The polyethyleneimine gelling agent used in the present invention has a molecular weight of about 300 to 50,000. Suitable polyethyleneimines in this molecular weight range are commercially available from American Hospital Supply Corporation, Scientific Products Division, Evanston, Ill. and Cordova Chemical Company, Sacramento, Calif., respectively.
Both the polyethyleneimine and the epihalohydrinalkylene polyamine polymer are effective in immobilizing microorganisms. Lower molecular weight compounds, e.g., 1200 molecular weight, are preferred because of easier diffusion into the gel.
K-carrageenan was dissolved to 2 percent w/v in a solution which contained 1 percent w/v NaCl (approximately isotonic)--1 percent EDTA. The EDTA at a pH of about 5, was present to chelate any calcium ions present and to improve fluidity. The temperature was maintained at about 50° C. A four ml portion of this solution, cooled to 40° C., was mixed with microbial cells filtered from a 10 ml portion of 5-day old A. niger citric acid fermentation. The mixture was transferred to a length of plastic tubing (used as a reservoir) held in a 40° C. bath to maintain fluidity. The mixture of A. niger and k-carrageenan was injected (displaced from the tubing by pumping water into the tubing) into a flowing stream of 40° C. mineral oil (in plastic tubing) to form droplets. The droplets were hardened by cooling in an ice bath to form beads. The beads were transferred into a test tube containing a gelling agent which was held in an ice bath. Samples of k-carrageenan beads containing immobilized A. niger microbial cells were prepared and gelled with about 50,000 molecular weight polyethyleneimine; duplicate samples were prepared and gelled with about 50,000 molecular weight epihalohydrin-alkylene polyamine polymer.
The gelled k-carrageenan beads were washed with 0.9 percent w/v NaCl and transferred to 250 ml sterile Erlenmyer flasks. A 20 ml portion of a 14 percent w/v glucose solution containing nutrient salts, such as 0.015 weight percent KH2 PO4, 0.1 weight percent MgSO4.7H2 O, 50 ppm (by weight) Ca2+ ions as CaCl2.2H2 O and 0.2 weight percent (NH4)2 CO3 was added to each flask, the flasks capped with sterile porous polyurethane plugs and placed on a rotary incubator shaker, at 120 rpm at a temperature of about 34° C. Suitable nutrient salt compositions are disclosed in U.S. Pat. No. 3,290,227 and 3,349,005.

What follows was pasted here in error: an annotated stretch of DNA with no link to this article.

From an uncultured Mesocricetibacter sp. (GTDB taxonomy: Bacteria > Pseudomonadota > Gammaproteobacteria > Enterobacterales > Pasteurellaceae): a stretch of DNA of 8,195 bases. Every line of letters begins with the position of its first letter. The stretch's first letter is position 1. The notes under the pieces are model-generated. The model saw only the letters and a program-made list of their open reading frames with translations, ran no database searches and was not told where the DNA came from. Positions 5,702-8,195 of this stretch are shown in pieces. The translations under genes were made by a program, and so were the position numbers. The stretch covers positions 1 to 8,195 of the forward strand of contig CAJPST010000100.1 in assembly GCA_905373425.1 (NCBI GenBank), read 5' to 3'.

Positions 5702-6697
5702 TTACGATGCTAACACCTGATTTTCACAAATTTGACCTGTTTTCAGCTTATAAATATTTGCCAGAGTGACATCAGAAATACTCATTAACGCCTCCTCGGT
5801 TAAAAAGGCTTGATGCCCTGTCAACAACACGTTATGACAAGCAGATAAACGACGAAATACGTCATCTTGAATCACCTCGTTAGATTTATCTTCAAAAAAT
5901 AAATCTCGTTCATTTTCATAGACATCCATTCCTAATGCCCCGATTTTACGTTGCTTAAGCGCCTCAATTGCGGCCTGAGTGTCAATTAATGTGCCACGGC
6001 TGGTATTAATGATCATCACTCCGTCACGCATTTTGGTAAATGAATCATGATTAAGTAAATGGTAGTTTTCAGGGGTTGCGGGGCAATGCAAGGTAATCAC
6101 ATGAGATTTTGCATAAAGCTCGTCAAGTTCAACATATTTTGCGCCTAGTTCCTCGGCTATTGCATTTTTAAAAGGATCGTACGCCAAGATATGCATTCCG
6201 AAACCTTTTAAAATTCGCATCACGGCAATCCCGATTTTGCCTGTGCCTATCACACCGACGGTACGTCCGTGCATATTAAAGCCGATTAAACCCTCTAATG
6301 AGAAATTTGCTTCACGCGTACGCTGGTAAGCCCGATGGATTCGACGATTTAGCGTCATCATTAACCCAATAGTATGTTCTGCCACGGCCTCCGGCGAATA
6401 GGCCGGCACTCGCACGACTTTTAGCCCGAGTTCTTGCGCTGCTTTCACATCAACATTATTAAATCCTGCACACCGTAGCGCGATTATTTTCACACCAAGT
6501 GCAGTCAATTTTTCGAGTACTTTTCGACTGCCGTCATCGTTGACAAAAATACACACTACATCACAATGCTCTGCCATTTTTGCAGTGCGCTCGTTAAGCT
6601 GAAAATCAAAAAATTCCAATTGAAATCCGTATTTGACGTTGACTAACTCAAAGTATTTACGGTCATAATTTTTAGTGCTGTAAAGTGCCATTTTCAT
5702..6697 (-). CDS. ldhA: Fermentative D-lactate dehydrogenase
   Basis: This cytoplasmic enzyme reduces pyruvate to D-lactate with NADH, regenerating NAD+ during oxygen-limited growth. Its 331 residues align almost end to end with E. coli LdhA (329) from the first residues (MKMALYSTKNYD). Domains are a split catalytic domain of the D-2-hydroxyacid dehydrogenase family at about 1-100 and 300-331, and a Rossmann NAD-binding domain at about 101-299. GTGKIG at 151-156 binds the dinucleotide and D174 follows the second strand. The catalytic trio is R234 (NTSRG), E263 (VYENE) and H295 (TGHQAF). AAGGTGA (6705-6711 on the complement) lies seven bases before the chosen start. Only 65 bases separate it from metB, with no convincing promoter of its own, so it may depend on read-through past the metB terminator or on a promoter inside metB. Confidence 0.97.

The liquid was assayed daily for citric acid production by a pyridine-acetic anhydride method described in Anal. Chem. 34, 426-428 (1962). At 2 to 3 day intervals the beads were separated from the substrate, washed with water and transferred to fresh substrate. Each sample of A. niger immobilized in k-carrageenan beads produced a total of 5.2 to 5.3 g citric acid in 31 days.
As described in Example 2, further tests were conducted to compare the solubility of k-carrageenan beads using various gelling agents.
A. niger microbial cells were immobilized in 2 percent w/v or 3 percent w/v k-carrageenan, as described in Example 1 using the various gelling agents indicated below. Ten gel beads (1-2 mm diameter total volume of 0.012-0.042 ml) were transferred to 250 ml Erlenmeyer flasks and 100 ml distilled water or 100 ml 5 percent w/v citric acid, pH 1.5 was added. The flasks were placed on an incubator shaker, 160 rpm at 32°-34° C. Test results obtained are summarized below.
TABLE 1______________________________________Sample Days UsedNumber Gelling Agent Water Citric Acid______________________________________1 KCl 1 (dissolved) 1 (dissolved)2 NH4 Cl 1 (dissolved) 1 (dissolved)3 CaCl2 1 (dissolved) 1 (dissolved)4 ethylenediamine >3 1 (dissolved)5 1,6-hexane- >3 1 (dissolved) diamine6 epihalohydrin- >3 >3 alkylene polyamine polymer; molecular weight of about 50,0007 polyethylene- >3 >3 imine; a series having a molecular weight of 300, 600, 1200, 1800 and a mixture of 20,000-30,000______________________________________
Because the immobilized A. niger microorganisms are intended to produce citric acid, it is important that the immobilized cells be resistant to dissolving in water and citric acid. Beads prepared by gelling with the epihalohydrin-alkylene polyamine polymer and polyethylenediamine of the present invention were resistant to both water and citric acid. The diamine compounds and ionic gelling agents suggested in the prior art were not suitable for citric acid production from immobilized microorganisms.
As indicated earlier, the prior art has suggested the desirability of increasing the strength of gels containing immobilized microorganisms by subsequent treatment with glutaraldehyde or a glutaraldehydehexamethylenediamine mixture to harden the immobilized microbial cells. The prior art also indicated that an increase in strength was accompanied by an increase of activity of the immobilized microorganisms. As described below, comparative tests were conducted with immobilized A. niger, using various hardening agents, to determine the effect of hardening agents on the activity of the immobilized microorganisms in the production of citric acid.